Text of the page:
June 25, 2012
— Before Columbia launched on the first space shuttle mission over 30 years ago, before Star Trek fans campaigned to rename the prototype shuttle after the Starship Enterprise and even before the last of the Apollo astronauts left their bootprints on the moon, there was a full-size space shuttle in Downey, California.
That mockup, largely overlooked until recently, still exists and is about to go on public display near where it was first built in 1972.
The mostly wood and plastic model was created by North American Rockwell (now Boeing) as part of the company's bid to build the space shuttle for NASA. After winning the contract, the company kept the 122 foot long by 35 foot tall (37 by 11 meter) mockup at their Downey assembly facility where it served as a fit check tool for instruments and payloads being built for the real orbiters.
The one-wing model — its left wing and part of its vertical stabilizer, or tail, was removed after its debut — remained in Rockwell's design and engineering room for more than 30 years, practically the same amount of time as the real shuttles flew. The mockup doubled as a public relations and visual aid during congressional and astronaut visits.
It was only after the Downey plant was closed in 1999, did it become necessary to move the shuttle into storage. The assembly facility was being converted into a movie studio and the mockup was in the way.
Rockwell's space shuttle mockup as it appears today in storage, partially disassembled. (Bill Novak/The Original Rocket Dungeon)
In the decade that the shuttle sat off to the side, partially disassembled and under sheets, the fleet it helped give birth to flew out their final missions and NASA's shuttle program came to its end. Museums jockeyed to display the retired winged orbiters
, and all of the supporting shuttle simulators and replicas as well.
But it wasn't a museum's interest that drove the original space shuttle mockup into the open — that credit goes to a shopping center.
Mockup making way for mall
When Industrial Realty Group (IRG) acquired the 77 acres that comprised the former Downey aerospace design and manufacturing complex, its contract required that it keep the space shuttle mockup on site. But with the Tierra Luna Marketplace, a new $500 million retail development, set to go forward, IRG offered to pay the city to move the shuttle elsewhere.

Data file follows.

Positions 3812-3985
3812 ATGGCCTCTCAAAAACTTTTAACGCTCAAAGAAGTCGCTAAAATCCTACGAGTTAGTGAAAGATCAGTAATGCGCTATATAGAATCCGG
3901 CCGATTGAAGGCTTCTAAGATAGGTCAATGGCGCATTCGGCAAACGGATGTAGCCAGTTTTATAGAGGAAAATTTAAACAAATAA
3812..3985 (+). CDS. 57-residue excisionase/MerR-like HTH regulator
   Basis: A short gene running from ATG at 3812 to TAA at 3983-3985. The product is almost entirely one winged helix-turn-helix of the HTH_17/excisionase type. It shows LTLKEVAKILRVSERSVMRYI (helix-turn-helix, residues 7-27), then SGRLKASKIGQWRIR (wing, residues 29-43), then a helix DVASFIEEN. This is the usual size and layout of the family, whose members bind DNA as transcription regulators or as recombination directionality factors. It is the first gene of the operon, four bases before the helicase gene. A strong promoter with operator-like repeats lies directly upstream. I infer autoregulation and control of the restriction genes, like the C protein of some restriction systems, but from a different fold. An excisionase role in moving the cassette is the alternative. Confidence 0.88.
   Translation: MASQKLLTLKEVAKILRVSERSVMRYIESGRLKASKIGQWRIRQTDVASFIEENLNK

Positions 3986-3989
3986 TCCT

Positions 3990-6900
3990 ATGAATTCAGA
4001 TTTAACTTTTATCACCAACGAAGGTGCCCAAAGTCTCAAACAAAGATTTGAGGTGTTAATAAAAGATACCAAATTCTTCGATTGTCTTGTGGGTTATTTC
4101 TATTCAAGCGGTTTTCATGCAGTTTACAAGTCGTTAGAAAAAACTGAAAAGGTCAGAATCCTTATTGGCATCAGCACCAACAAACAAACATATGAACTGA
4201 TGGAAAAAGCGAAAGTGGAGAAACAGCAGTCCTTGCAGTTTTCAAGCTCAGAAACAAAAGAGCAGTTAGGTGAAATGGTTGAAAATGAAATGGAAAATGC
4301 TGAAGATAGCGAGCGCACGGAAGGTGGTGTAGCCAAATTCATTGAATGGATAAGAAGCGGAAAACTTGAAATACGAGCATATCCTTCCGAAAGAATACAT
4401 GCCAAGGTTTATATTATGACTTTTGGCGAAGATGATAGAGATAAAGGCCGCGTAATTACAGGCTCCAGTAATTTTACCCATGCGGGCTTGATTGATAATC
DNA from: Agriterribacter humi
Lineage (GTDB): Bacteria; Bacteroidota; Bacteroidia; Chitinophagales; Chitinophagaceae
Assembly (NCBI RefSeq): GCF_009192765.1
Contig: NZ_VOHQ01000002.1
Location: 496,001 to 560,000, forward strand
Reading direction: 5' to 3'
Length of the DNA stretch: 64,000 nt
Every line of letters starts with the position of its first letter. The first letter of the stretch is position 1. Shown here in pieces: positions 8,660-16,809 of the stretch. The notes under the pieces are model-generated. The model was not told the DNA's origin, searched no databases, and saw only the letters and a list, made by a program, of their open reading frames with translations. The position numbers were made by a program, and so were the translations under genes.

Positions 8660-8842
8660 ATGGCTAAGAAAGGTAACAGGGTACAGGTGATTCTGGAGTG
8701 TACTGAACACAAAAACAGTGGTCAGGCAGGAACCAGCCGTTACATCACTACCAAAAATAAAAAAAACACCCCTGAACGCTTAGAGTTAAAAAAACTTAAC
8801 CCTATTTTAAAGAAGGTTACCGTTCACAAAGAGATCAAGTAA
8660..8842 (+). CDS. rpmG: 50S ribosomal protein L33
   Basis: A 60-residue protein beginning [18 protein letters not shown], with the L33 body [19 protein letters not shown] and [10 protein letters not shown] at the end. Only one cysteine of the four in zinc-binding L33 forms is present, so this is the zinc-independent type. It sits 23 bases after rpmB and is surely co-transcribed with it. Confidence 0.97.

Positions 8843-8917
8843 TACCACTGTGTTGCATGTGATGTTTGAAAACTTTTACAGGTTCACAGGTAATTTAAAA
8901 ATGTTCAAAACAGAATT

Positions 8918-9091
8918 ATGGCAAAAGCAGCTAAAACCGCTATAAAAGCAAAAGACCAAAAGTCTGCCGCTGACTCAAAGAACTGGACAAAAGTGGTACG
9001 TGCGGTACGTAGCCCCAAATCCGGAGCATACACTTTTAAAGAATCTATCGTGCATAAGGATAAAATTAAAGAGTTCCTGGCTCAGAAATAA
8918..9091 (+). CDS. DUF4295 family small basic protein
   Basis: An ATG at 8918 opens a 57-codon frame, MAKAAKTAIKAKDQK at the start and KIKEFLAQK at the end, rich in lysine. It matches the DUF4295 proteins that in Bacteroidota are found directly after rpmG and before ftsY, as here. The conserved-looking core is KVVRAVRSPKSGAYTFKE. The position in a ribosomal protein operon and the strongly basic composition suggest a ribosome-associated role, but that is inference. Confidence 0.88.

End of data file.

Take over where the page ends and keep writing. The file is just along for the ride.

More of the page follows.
North American Rockwell's (now Boeing's) original space shuttle mockup as it looked after its debut in 1972. (Boeing/Aaron Harvey)
The Downey city council voted to accept the developer's offer earlier this month, setting in motion a plan to relocate the mockup. Fortunately, a nearby location presented an appropriate, if perhaps temporary, area to place the shuttle model on public display.
By mid-July, the city plans to raise a tent large enough to shelter the shuttle outside the Columbia Memorial Space Center in Downey. The city-owned, hands-on educational facility, which opened in 2010 on the same historic site where moon-bound capsules and the shuttle orbiters were built, hosts space-themed exhibits — including two test Apollo spacecraft
— and a Challenger Learning Center.
The mockup's move will cost the city $57,000 more than IRG's $100,000 payment — a wall will need to be removed just to extract it out of its current building — but is worth the investment, Downey's mayor Roger Brossmer told the Long Beach Press-Telegram
"This is the original shuttle, and we think it's a national treasure," Mayor Brossmer said. "We would like to see people be able to get in it, touch it. See what it's like. We are very excited."
The city hopes to have the mockup's new outdoor display open to the public within three months, but that is only a short-term plan.
Over the next two years, the Columbia Memorial Space Center hopes to raise the estimated $2 million needed to build a permanent home, as well the additional $1 million or so to repair and restore the mockup, which is showing the signs of age.
The space shuttle mockup as it appeared in 2003, before being moved into storage. (Griswold Conservation Associates)
A condition report prepared when the shuttle mockup was first moved found that the model was degrading in place.
Griswold Conservation Associates wrote in 2003 that "the outer skin of the shuttle, made of plywood on a wooden frame, is buckling slightly and showing signs of internal delamination. Paper components representing insulation or other lining of the sub-deck are disintegrating. Adhesive mounts and backing for a range of fasteners have become yellowed and embrittled. Delicate plastic components also appear to be degrading slightly."
Brossmer told the Press-Telegram that they hope to find and recruit some of workers who built the mockup in 1972 to help refurbish it to its original form.
"This will be a way for people to come in and see what was actually built at this location. This is where [the space shuttle] was built. It was where the engineers worked," the mayor told the newspaper. "This is very hallowed ground, and we're going to take advantage of that."
Visit shuttles.collectspace.com for continuing coverage of the delivery and display of NASA's retired space shuttles.